Trauma Affects Coping Skills

Children learn about themselves within the context of relationships. The impact of trauma on infants and young children is especially key because it occurs during a critical developmental period. Having a strong caregiver relationship with a strong attachment system provides the security and safety necessary for children to master an array of competencies including how to self-regulate, develop positive relationships and acquire cognitive skills relevant to learning. It also provides the foundation for self and identity formation. When there is uncertainty, unpredictability or fear it affects a child’s sense of safety within relationships and the world.

Traumatic stress overwhelms the limited coping skills available to developing children. In the absence of a caregiving system that is able to support the development of more sophisticated skills or provide external regulation, children are unable to regulate emotions, they disconnect from their feelings, or they use unhealthy coping skills. Children who experience complex trauma must invest their energy into survival rather than in the development of age-appropriate competencies. Children may lag behind peers in a variety of developmental domains or fail to develop a sense of confidence and efficacy in task performance. (1)

Jump Rope

Learning how to regulate emotions is an important skill for all children but especially children who have experienced trauma. For young children, the use of movement and sensory-focused activities is the primary modality for teaching children how to regulate.

We are wired for rhythm. In the womb, a baby is attuned to the rhythm of their mother’s heartbeat. Babies respond to lullaby singing, back-patting and rocking. Rhythm continues to be comforting to older children as well. Jump rope is a movement that incorporates rhythm, singing rhymes, counting and coordination. Practicing breathing, tempo, movement and sound during calm times can establish and reinforce pathways to support self-regulation during less calm times. (2)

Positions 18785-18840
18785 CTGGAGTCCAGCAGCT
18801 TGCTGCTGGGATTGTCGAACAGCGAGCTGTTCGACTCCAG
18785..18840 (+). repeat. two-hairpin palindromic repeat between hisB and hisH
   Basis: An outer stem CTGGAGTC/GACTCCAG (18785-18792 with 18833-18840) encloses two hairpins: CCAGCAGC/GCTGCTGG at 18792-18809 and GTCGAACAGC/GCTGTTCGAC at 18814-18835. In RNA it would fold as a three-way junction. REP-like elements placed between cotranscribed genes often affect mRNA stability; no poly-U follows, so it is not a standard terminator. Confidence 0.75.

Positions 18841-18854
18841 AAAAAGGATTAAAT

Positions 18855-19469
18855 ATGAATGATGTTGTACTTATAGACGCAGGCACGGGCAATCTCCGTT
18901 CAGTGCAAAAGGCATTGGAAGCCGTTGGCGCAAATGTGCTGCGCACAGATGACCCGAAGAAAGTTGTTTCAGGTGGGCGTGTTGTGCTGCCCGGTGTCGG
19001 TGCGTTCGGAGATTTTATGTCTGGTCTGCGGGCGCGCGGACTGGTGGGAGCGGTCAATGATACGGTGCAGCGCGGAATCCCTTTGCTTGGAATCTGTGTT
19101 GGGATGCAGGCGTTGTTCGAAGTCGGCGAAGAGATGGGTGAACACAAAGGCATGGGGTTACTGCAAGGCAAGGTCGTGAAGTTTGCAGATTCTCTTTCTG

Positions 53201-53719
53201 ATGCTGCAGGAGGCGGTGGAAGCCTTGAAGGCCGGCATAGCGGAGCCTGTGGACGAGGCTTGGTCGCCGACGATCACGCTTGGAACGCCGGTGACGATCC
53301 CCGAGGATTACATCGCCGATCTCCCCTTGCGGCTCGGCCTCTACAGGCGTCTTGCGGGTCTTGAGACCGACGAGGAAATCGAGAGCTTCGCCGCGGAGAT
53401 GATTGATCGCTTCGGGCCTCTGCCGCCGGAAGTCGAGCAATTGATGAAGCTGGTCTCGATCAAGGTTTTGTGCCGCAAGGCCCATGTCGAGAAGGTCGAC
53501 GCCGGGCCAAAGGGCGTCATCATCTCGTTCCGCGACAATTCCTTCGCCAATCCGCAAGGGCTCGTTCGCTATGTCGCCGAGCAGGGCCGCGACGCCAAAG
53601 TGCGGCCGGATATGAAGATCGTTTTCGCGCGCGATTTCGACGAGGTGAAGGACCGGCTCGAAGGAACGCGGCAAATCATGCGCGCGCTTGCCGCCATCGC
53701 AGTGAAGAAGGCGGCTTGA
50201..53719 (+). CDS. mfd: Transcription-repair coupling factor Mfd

WHY Jump Rope?

Exercise Benefits:
  • Release Endorphins
  • Lower levels of stress and anxiety
  • Create more stress resilience
  • Increase cognitive function and potential on structural level in brain
Exercise + Complex Thinking:
  • Greater levels of BDNF (brain derived neurotropic factor)
  • Greater impact on the structural benefit for the brain
  • Effecting areas of learning and memory in the brain
Trauma Effects:
  • Hold stress in the body
  • Disconnect from the day to day and present moment
  • Disconnect from other people
  • Loss of feeling safe with others (out of sync)
Jump Rope:
  • Moderate Exercise + Complex thinking (rhymes and games)
  • Re-syncing physically and cognitively (jumping in and singing the rhymes)
  • Re-establish feeling of connection and safety with others
  • Inexpensive, easily transported, fun
  • Exercise can be helpful for PTSD symptoms
  • Involvement in group settings
  • Yoga has been studied in particular; Treatment of Complex Trauma in Young Children
Communicating Trauma: Clinical Presentations and Interventions With Traumatized Children, Na’ama Yehuda, Routledge, 2016